This Article is From Jan 03, 2014

Arvind Kejriwal sets the record straight after AAP ministers use official cars

Delhi Chief Minister Arvind Kejriwal leaves from the Vidhan Sabha in New Delhi

New Delhi: Chief Minister Arvind Kejriwal sought to put the record straight today on what perks he and his six Delhi ministers will be accepting and what they shall eschew.

When the arrival at the state assembly of two of his ministers, Rakhi Birla and Saurabh Bhardwaj, in government cars this morning raised eyebrows, the Aam Aadmi Party chief said, "We never said anything about not using cars. We said we will not use red beacon cars."

The Aam Aadmi or common man charm of Ms Birla and other ministers has been on full display ever since they were sworn in on Saturday last. Most have so far been spotted using public transport or hitching rides to work.

Yesterday, the party proved majority in the state Assembly with the help of the Congress, which means that the question hanging over the fate of the government it has formed is gone for now. The Congress has promised that it will continue to prop the AAP government up and demonstrated that again today by supporting its choice for Speaker. (Read)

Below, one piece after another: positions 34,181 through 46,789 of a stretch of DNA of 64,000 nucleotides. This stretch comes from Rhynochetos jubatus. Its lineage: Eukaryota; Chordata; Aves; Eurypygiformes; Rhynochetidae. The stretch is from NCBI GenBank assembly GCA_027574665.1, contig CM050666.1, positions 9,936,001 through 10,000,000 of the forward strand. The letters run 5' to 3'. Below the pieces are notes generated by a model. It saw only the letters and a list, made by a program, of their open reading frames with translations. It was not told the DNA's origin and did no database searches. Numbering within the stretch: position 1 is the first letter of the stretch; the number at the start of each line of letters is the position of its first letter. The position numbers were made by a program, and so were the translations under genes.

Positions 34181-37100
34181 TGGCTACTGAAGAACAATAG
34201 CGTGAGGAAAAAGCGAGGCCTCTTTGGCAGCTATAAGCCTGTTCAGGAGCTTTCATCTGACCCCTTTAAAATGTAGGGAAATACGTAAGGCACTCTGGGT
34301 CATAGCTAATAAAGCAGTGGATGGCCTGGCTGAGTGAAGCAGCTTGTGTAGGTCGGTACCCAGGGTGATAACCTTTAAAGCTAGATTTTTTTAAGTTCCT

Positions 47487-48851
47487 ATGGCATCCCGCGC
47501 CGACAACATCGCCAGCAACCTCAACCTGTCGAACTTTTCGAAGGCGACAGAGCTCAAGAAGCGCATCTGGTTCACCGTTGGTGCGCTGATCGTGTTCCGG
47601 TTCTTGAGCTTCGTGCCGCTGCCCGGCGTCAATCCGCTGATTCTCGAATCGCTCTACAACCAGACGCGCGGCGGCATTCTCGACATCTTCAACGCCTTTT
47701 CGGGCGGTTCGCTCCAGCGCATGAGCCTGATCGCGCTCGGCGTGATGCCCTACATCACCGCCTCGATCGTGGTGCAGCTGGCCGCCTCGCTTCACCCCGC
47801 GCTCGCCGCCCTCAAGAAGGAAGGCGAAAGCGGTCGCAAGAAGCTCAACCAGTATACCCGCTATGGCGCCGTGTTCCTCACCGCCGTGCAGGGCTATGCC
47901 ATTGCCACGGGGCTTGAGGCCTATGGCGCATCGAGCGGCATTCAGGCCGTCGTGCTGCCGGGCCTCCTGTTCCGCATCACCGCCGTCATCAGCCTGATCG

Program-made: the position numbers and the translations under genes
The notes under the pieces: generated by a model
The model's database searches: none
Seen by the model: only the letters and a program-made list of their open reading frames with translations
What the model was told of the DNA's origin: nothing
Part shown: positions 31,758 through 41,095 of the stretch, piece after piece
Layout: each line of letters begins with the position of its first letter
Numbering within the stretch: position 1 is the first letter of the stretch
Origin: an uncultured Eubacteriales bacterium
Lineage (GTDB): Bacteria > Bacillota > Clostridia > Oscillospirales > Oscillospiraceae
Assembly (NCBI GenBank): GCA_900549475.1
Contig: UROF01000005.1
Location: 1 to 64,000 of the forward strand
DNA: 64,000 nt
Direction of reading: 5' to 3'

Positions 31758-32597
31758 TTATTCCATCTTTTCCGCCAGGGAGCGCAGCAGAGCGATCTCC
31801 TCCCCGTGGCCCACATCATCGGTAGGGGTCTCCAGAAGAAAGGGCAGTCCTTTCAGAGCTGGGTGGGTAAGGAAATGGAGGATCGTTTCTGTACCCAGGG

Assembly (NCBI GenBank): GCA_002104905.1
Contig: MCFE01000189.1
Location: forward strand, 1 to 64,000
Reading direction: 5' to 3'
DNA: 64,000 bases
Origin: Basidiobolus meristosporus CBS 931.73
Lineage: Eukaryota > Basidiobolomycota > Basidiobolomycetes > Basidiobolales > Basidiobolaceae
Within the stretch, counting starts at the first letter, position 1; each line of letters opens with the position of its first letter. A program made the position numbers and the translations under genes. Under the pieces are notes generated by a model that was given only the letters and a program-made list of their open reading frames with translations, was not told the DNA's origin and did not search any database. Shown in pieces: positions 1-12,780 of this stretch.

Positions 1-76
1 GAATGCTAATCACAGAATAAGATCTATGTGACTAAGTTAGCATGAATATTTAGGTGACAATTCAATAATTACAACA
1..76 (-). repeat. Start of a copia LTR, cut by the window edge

Chief Minister Kejriwal, who has so far operated for a week from his residence in suburban Ghaziabad, will now soon move to a 5-bedroom duplex house on Bhagwan Das Road in the heart of Delhi. (Read)

The new accommodation is not as grand as his predecessor Sheila Dikshit's bungalow, but it is not quite the aam Delhi home either.

And he will have two of those, he shared today. "There are two flats, with 5 bedrooms each. We will be staying in only one. The other will be the office. I can work early morning and late night there," Mr Kejriwal said.

Mr Kejriwal's one-year-old party made a dazzling debut in the Delhi elections last month riding on its promise to rid the capital of corruption. He has also repeatedly asserted that his ministers and he continue to be aam aadmi or common people and will not subscribe to the  VIP culture that prevails in Indian politics.